Wednesday, November 3, 2010

On willpower

A friend and former colleague of mine sent me a link to this post:

Do firm muscles equal firm willpower?

Across five studies, we show that firming one’s muscles can help firm willpower and firmed willpower mediates people’s ability to withstand immediate pain, overcome tempting food, consume unpleasant medicines, and attend to immediately disturbing but essential information, provided doing so is seen as providing long term benefits. We draw on theories of embodied cognition to explain our results, and we add to that literature by showing for a first time that our bodies can help firm willpower and facilitate self-regulation essential for the attainment of long-term goals.
First off, I think that's very cool, and it probably rings pretty true to anyone who does CrossFit. "Train not to suck at life"? Pushing your limits and getting physically stronger carries over to so many aspects of life, and really helps put things in perspective. It helps you deal with the hard stuff life throws at you.

I suspect the body-willpower connection in terms of "getting fit" is largely driven by seeing progress. When you can see progress, it keeps you on the path. But no matter how hard they try, people rarely see sustained progress! So most get frustrated and fall off the wagon.

I worry that in our culture, too much is made of willpower. When people fail at fitness and health goals, they blame themselves for not having enough willpower. I did this for a long time. I didn't start to make sustained progress until I made a radical shift in what I was doing. Before, I was eating a "healthy" (according to the ADA/USDA) low fat, whole grain diet and putting in hours running and doing moderate weight training (machines and that kind of thing). Then I switched to low carb, lots of protein, fat, and veggies, with no grains/dairy/legumes, plus short, high-intensity, strength/coordination-based training without the chronic cardio. And you know what? I don't really need willpower because I look forward to working out and I love the food I eat.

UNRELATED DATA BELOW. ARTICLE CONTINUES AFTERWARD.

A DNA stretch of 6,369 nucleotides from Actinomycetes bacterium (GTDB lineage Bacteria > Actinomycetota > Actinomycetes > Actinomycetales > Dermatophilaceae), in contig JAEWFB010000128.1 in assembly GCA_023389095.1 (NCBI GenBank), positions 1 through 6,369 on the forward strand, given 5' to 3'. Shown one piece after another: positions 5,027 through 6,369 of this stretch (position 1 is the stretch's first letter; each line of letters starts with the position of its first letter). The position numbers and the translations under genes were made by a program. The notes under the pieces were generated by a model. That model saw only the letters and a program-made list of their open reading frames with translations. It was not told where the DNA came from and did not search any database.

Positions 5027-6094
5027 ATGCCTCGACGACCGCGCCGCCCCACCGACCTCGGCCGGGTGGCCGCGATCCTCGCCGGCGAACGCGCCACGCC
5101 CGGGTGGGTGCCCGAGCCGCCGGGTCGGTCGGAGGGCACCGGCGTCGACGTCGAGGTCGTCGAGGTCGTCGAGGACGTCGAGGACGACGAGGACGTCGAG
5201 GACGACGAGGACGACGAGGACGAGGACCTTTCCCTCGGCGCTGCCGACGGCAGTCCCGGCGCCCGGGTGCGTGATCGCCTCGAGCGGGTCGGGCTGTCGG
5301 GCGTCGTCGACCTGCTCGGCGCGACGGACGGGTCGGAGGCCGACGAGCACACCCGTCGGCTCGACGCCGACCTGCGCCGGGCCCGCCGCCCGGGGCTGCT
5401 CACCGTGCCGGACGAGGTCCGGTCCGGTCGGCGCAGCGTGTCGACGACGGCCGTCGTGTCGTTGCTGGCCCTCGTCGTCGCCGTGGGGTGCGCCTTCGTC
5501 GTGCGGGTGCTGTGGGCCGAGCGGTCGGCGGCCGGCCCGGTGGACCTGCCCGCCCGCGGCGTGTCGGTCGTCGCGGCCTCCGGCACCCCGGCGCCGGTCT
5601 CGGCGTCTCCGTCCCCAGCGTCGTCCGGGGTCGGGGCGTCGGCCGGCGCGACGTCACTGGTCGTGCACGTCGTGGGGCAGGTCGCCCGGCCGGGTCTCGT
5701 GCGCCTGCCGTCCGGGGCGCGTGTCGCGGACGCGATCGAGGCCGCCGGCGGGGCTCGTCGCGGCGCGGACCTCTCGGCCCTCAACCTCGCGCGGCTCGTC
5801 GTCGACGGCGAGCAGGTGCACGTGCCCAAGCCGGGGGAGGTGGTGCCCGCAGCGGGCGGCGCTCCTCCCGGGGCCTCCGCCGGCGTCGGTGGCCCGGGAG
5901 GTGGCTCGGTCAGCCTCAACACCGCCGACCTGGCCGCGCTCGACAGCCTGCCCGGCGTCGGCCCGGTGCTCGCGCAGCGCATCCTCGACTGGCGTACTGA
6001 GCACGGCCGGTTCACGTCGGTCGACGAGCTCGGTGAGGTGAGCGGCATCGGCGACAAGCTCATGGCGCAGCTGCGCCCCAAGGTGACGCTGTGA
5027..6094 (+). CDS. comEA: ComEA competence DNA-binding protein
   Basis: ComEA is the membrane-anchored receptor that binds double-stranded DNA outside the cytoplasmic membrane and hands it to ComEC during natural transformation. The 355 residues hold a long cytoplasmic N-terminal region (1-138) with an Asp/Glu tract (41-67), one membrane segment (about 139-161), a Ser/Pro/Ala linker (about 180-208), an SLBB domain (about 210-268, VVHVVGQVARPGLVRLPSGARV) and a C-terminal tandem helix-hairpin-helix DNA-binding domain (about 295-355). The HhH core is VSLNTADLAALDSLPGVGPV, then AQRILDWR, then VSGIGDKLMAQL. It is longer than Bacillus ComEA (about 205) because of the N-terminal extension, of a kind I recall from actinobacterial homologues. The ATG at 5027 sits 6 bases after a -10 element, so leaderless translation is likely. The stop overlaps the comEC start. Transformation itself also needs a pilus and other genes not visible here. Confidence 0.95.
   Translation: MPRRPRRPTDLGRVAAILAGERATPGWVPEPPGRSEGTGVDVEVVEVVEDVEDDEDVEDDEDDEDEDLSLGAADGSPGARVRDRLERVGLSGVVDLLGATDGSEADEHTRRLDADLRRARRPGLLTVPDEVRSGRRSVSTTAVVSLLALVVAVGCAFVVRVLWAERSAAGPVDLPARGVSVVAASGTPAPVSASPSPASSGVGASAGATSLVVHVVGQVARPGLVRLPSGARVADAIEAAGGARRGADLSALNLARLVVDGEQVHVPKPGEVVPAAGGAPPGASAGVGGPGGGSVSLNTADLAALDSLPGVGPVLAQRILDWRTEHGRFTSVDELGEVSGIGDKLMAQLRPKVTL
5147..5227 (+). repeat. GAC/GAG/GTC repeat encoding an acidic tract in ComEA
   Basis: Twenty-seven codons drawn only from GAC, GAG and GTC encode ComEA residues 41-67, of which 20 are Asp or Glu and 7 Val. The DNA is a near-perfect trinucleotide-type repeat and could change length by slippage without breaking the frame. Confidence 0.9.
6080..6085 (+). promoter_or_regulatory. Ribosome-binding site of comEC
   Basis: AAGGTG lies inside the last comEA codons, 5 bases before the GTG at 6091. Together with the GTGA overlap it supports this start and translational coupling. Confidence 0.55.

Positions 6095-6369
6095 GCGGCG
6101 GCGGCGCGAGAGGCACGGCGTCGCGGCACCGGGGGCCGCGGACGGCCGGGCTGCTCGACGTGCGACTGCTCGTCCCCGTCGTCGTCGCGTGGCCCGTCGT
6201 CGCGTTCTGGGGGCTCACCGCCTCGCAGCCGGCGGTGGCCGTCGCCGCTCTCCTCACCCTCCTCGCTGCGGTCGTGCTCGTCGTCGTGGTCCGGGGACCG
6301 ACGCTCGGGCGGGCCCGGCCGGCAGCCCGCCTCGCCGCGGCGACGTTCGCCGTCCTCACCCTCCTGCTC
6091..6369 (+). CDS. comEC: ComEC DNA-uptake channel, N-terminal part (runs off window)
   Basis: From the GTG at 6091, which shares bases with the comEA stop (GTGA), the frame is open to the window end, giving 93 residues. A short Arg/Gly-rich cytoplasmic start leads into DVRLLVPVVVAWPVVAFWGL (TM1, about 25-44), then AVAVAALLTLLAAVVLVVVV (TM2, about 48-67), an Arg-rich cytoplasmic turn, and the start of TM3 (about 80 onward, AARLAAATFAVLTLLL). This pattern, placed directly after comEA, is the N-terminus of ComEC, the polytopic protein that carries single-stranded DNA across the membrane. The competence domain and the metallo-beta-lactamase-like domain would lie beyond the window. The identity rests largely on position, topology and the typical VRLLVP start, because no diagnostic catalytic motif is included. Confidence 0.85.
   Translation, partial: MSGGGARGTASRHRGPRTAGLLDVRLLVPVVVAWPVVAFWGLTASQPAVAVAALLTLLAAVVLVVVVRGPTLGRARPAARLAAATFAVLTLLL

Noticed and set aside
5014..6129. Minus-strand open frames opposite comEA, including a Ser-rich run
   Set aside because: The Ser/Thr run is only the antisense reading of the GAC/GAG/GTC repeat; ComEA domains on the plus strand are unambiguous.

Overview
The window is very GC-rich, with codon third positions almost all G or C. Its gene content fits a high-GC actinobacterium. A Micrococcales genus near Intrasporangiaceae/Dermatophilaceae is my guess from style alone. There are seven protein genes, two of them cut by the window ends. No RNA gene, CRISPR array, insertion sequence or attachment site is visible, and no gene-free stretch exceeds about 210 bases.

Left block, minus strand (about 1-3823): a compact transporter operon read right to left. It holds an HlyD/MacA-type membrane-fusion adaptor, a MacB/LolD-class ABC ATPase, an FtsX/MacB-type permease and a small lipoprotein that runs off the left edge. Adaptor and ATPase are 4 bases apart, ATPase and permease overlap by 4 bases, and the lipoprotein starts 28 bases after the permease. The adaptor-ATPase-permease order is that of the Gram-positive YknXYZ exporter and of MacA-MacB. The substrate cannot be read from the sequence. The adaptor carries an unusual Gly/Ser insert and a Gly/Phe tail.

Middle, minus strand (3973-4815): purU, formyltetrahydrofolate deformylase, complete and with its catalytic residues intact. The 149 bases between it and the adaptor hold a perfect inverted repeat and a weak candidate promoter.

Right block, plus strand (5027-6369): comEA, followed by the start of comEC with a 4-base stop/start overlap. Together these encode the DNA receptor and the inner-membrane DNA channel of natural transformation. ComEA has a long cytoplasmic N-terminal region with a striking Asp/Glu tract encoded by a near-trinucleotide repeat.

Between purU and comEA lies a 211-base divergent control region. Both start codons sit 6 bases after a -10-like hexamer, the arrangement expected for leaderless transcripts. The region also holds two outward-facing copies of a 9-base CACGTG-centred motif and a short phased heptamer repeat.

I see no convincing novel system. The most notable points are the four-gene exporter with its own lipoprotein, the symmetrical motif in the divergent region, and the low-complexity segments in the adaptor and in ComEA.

I think we get stuck in this idea that healthy has to mean suffering, but that's a relatively recent concept. It's in our genes to want to be active, play, sprint, lift heavy stuff, and eat meat and fat and maybe some berries once in a while, and get a ton of sleep. Just because our Puritan forefathers were malnourished neurotic masochists doesn't mean that we need to be. Look a little further back, to preagriculture days, to hunter-gatherer cultures. They ate lots of meat, lots of fat, worked every couple of days, played and socialized. There is no question which group I want to emulate. And guess what, the hunter-gatherers beat out the Puritans on every health metric (except possibly health consequences of chance meetings with large hungry predators).

So back to willpower. Yes, it takes a certain amount of discipline and commitment to change your diet, to start on a training program, to move from the couch and donuts to the gym and salads. But you also don't need to shun fat and flavor in favor of diet non-foods, you don't need to count calories, and you certainly don't need to slave away for hours a day on the treadmill. Getting healthy is a journey that should be fun and filled with joy and excitement - rediscovering what you're capable of and what it's like to feel good. If you sigh and resign yourself when decide it's time to get healthy again, maybe you need to try something different, something that comes naturally, something that doesn't require so much darn willpower.

No comments: